The basic “market problem” presented by the typical 401(k) plan—the employer is buying services that the participant is paying for—seems incorrigible. There may not be a market solution here—large plans seem to be able to “get a better deal” even when they aren’t fully exploiting their market power. (The latter—the failure to fully exploit a large plan’s market power—is what the 401(k) fee lawsuits are all about.) At this point I see no market solution to this problem—if you let the individual do the shopping, she will generally get a “worse” deal.

Reducing the cost of administration. There are several efforts, both in the private-sector and through public policy, to reduce the administrative and fiduciary burden of maintaining a workplace retirement plan: everything from Australian-style USA Retirement Funds proposals to state-run plans to open multiple employer plans (MEPs) to outsourced chief investment officer (OCIO). Work in this area can, I believe, be productive.

Reducing the cost of aging. At a more strategic level, getting control of the “natural” cost of aging—medical costs and the cost of long-term care—can also reduce the cost of retirement. According to the Employee Benefit Research Institute (EBRI), “taking into account the costs arising from nursing home and home health care expenses, the percentage in the second-income quartile … projected to run short [of money by the 20th year in retirement] more than doubles.” For those in the third-income quartile it quadruples. Addressing long-term care risk and (please, somebody) getting control of health care costs will directly reduce the cost of getting old.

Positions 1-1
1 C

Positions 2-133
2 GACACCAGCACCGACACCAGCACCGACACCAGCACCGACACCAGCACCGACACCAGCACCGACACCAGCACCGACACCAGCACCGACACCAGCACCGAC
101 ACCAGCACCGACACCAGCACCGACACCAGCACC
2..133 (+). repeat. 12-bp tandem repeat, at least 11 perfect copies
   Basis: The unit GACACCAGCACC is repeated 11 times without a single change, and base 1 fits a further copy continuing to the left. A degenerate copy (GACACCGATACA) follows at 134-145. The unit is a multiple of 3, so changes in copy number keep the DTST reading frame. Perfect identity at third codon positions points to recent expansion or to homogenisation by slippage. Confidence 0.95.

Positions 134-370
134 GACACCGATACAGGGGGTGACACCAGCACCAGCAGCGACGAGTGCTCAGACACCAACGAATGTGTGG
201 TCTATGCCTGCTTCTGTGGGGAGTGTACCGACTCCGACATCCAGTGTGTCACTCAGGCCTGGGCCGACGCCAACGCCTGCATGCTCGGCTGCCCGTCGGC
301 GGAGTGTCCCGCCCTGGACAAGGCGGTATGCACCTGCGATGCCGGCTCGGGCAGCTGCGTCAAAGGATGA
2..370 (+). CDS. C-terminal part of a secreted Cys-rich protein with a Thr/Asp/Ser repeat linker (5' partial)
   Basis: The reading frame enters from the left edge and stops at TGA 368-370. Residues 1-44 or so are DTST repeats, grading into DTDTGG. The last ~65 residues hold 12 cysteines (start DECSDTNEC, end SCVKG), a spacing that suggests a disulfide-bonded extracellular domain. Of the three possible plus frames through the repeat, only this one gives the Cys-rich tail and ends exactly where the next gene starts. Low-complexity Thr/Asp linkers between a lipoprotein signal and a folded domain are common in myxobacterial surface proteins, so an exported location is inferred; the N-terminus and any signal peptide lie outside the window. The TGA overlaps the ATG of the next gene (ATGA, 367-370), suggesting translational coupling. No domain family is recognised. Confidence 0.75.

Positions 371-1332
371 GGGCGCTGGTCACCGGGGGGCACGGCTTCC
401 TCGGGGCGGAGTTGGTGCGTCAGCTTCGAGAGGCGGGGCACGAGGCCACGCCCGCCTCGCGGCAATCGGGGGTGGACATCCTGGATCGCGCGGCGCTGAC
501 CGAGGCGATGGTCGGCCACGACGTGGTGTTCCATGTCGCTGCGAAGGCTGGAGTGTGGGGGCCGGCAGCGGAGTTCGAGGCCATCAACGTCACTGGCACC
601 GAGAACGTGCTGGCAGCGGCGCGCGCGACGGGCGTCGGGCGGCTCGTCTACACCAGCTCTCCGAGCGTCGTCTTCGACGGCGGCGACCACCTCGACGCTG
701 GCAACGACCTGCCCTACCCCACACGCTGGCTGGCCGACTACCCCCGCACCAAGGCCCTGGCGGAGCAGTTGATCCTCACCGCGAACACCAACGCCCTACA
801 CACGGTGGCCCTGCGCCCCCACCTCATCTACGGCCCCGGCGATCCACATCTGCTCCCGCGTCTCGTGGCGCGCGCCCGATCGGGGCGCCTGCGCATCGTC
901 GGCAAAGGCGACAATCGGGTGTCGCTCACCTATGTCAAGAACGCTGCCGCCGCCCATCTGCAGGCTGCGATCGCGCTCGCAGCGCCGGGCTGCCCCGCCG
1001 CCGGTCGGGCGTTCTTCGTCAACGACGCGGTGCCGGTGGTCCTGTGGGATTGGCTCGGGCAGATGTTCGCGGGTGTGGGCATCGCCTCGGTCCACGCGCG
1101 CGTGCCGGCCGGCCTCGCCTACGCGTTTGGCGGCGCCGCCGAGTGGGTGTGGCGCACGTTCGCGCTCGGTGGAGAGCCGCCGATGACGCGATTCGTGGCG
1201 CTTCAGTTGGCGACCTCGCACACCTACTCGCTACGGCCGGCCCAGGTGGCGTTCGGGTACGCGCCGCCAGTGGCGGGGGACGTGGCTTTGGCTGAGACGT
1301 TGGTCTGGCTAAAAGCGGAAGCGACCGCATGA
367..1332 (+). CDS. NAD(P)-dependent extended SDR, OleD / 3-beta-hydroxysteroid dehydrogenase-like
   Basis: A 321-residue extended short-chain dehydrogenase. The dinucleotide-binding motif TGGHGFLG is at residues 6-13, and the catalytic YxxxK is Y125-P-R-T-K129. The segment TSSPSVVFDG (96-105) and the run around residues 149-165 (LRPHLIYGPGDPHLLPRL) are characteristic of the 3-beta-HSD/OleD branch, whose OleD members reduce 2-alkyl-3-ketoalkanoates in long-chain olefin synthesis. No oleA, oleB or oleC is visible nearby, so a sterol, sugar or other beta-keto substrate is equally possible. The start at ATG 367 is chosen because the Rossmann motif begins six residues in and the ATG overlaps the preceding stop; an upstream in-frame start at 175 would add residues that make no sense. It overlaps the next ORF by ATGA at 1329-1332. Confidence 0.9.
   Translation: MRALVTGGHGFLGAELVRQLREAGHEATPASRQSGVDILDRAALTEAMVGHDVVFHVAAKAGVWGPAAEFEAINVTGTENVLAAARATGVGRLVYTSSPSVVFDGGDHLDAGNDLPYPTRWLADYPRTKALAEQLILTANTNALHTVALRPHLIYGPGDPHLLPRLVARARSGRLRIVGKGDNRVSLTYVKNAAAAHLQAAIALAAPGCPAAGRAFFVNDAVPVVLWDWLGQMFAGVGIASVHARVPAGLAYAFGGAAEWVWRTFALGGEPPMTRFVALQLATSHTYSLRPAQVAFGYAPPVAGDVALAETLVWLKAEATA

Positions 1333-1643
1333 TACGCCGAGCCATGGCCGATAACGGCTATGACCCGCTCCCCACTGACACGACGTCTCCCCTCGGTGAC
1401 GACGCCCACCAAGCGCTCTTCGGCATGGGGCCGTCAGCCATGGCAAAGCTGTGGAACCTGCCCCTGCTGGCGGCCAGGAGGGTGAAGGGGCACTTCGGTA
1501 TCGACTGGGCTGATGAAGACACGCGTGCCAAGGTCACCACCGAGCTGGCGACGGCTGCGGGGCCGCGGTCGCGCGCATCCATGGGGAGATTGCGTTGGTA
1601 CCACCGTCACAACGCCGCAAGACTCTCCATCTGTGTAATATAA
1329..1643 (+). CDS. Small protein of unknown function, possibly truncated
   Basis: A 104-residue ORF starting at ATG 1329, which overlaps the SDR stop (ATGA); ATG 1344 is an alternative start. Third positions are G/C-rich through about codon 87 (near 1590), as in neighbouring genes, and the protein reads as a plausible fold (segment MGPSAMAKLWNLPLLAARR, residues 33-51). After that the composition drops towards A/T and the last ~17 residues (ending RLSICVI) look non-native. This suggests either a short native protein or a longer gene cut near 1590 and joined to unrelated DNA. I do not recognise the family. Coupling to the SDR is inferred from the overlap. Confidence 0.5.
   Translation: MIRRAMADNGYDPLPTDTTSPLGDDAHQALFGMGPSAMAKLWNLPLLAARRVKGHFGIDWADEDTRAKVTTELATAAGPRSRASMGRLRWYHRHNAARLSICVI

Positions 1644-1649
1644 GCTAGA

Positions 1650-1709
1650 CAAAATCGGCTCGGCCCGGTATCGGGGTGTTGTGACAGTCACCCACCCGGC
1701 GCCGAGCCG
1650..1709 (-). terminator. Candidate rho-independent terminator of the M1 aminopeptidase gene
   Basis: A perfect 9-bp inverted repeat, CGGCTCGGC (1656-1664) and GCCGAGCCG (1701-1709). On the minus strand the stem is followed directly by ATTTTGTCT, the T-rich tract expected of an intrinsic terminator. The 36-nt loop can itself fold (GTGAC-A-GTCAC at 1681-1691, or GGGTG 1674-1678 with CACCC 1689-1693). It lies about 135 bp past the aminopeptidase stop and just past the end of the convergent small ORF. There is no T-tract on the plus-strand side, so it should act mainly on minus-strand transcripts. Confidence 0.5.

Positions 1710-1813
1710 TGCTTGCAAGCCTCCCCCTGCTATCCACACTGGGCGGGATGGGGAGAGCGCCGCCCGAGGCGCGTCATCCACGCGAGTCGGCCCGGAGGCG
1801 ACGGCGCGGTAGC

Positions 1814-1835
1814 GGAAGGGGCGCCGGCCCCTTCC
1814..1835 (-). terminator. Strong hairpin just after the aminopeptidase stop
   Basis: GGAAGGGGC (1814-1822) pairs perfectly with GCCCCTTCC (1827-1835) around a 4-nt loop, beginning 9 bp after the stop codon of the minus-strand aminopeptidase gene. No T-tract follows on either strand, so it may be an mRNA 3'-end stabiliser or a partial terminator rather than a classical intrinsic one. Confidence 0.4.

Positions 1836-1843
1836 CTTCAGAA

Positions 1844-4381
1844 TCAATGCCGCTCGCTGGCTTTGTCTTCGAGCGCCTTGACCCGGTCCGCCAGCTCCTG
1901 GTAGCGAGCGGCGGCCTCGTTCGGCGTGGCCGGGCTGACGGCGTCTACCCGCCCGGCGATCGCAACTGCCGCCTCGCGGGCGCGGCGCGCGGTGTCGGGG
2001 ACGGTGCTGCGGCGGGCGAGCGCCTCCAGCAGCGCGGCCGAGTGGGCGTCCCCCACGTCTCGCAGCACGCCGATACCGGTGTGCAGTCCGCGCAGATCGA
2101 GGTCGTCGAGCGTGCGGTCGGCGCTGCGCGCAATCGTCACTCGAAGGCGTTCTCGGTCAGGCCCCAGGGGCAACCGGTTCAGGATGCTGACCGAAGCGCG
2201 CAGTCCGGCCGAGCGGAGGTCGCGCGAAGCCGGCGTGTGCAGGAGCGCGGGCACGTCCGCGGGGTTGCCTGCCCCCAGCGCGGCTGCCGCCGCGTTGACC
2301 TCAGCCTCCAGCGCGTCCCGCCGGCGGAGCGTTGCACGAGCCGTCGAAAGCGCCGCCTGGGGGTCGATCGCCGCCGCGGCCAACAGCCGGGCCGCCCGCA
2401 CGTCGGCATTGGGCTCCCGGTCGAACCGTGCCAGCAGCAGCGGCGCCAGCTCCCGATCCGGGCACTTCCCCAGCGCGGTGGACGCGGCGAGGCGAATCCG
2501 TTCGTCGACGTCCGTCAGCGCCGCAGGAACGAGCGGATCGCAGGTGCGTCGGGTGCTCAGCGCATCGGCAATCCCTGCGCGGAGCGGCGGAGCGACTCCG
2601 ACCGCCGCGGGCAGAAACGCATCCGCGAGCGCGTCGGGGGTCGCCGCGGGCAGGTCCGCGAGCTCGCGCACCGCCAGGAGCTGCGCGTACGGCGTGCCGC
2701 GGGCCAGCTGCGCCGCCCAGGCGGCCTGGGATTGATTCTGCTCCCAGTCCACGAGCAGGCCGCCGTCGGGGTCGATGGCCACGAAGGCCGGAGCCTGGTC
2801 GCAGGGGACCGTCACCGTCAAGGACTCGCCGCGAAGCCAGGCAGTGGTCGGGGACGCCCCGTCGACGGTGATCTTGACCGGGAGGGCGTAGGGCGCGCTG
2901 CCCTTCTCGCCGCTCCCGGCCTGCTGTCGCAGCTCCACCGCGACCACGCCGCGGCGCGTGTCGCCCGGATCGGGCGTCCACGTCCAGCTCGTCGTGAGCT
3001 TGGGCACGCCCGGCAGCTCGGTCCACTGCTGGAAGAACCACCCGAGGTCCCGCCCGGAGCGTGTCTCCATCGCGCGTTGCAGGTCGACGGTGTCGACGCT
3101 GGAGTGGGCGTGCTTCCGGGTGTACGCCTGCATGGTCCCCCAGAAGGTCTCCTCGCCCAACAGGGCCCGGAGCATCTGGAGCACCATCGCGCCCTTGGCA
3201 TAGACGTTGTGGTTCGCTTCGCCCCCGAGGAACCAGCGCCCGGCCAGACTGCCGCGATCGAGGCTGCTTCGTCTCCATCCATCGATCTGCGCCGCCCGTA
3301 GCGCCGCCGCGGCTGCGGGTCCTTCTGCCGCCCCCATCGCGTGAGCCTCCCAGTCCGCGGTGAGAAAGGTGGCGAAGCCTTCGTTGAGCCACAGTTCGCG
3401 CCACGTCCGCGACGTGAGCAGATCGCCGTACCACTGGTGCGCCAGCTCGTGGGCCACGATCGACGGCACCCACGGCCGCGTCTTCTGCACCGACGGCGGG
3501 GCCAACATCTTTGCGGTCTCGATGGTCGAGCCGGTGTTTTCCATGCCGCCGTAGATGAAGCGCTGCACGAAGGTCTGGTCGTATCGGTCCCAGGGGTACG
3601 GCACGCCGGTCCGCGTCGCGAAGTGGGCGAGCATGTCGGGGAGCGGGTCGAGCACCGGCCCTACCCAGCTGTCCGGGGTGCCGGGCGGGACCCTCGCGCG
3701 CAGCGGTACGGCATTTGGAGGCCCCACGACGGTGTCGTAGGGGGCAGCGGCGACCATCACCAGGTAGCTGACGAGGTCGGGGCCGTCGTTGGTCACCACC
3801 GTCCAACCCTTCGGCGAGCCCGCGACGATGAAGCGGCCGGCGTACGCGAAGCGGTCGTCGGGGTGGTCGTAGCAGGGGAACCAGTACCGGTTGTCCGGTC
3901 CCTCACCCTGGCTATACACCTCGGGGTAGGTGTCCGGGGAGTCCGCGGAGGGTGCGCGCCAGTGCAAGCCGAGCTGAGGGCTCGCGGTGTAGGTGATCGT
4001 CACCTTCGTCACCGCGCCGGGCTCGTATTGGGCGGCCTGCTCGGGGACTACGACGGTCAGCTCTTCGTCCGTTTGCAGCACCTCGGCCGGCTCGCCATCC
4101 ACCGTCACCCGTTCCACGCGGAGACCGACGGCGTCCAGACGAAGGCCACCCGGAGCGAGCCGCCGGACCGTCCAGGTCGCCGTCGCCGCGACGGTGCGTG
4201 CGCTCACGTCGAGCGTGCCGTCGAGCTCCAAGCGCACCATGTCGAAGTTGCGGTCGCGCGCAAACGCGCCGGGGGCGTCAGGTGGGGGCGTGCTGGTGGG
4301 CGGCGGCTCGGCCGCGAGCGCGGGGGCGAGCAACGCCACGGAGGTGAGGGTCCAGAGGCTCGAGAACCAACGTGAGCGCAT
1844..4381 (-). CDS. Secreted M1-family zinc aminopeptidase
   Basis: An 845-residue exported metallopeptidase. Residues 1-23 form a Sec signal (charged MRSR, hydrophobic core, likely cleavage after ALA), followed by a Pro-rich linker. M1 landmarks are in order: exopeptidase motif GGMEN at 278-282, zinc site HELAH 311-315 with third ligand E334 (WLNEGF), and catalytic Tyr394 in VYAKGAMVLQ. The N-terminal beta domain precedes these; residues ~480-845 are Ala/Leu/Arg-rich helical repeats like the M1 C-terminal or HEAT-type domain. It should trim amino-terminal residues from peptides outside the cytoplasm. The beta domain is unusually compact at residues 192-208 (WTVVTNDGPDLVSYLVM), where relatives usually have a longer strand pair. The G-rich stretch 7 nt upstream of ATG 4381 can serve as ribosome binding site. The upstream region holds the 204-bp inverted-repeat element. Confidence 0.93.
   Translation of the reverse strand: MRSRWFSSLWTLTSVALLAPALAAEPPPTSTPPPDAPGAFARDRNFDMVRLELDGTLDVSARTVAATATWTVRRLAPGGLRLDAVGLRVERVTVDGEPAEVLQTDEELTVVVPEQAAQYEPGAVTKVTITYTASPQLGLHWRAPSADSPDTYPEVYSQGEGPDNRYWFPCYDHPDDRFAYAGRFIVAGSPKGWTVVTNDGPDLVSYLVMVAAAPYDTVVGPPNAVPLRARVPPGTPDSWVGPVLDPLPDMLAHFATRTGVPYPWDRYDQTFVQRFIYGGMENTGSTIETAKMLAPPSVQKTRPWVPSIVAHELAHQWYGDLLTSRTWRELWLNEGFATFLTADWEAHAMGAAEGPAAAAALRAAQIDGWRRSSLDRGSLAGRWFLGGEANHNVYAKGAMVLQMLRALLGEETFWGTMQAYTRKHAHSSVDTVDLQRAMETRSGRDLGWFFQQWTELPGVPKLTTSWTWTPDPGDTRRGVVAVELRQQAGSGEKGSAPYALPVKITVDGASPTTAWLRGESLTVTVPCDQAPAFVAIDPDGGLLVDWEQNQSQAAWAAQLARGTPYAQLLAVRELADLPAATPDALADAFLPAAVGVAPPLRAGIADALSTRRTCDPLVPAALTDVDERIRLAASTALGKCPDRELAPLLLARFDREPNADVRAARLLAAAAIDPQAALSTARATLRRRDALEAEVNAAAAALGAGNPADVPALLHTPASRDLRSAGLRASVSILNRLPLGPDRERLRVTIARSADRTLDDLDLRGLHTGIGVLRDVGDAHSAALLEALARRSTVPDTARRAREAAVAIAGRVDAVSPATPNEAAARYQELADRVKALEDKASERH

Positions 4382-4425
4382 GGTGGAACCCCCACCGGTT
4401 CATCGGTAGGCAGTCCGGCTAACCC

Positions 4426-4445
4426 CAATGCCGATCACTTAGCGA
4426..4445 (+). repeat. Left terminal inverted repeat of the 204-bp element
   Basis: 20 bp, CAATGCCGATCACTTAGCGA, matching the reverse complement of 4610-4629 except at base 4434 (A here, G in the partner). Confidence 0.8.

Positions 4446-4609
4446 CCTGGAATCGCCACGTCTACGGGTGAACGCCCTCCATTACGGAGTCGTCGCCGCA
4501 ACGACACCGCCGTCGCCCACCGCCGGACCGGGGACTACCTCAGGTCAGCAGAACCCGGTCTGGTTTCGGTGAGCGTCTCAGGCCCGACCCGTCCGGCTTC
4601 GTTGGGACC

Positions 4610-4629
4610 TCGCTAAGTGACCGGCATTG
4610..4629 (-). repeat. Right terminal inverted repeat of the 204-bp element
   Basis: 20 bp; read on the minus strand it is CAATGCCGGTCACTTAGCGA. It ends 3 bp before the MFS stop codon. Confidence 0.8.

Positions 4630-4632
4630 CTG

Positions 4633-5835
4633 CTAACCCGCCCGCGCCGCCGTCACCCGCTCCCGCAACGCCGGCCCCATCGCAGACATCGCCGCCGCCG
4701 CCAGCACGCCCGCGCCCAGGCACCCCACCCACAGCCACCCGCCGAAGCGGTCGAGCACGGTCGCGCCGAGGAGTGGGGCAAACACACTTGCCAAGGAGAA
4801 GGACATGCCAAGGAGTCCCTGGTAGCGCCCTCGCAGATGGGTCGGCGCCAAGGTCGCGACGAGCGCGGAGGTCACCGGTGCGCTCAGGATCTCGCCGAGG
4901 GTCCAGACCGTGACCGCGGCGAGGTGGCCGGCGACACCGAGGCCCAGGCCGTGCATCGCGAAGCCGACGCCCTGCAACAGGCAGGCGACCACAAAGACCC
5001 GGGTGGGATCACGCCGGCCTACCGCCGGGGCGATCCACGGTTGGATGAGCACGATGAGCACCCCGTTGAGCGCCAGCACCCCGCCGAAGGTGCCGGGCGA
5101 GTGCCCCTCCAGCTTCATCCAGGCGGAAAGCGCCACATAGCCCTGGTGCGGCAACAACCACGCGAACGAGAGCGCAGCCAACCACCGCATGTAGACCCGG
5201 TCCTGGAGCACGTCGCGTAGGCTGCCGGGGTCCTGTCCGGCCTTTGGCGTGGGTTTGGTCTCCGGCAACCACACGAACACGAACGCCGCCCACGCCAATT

Support for working past retirement age. Finally, giving workers the option to work past 65 gives them a viable Plan B, if they prefer to spend their money on something besides more saving for retirement. In this regard, the best policies are those that support a dynamic employment market. Gigging for Uber may mean the difference between a dignified versus an impoverished old age—and may also provide a human connection that many older persons value.

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Most of our retirement policy tools—and all of our thinking—were built for a different time—say, 1999, when the yield on 10-year treasuries ended the year at around 6.45%. It’s now less than 2%. We have to re-think the retirement savings project. Face up to some basic realities. And adapt. We’re humans. We’re good at that.


Michael Barry is president of the Plan Advisory Services Group, a consulting group that helps financial services­ corporations with the regulatory issues facing their plan sponsor clients. He has 40 years’ experience in the benefits field, in law and consulting firms, and blogs regularly about retirement plan and policy issues. 

This feature is to provide general information only, does not constitute legal or tax advice, and cannot be used or substituted for legal or tax advice. Any opinions of the author do not necessarily reflect the stance of Asset International or its affiliates.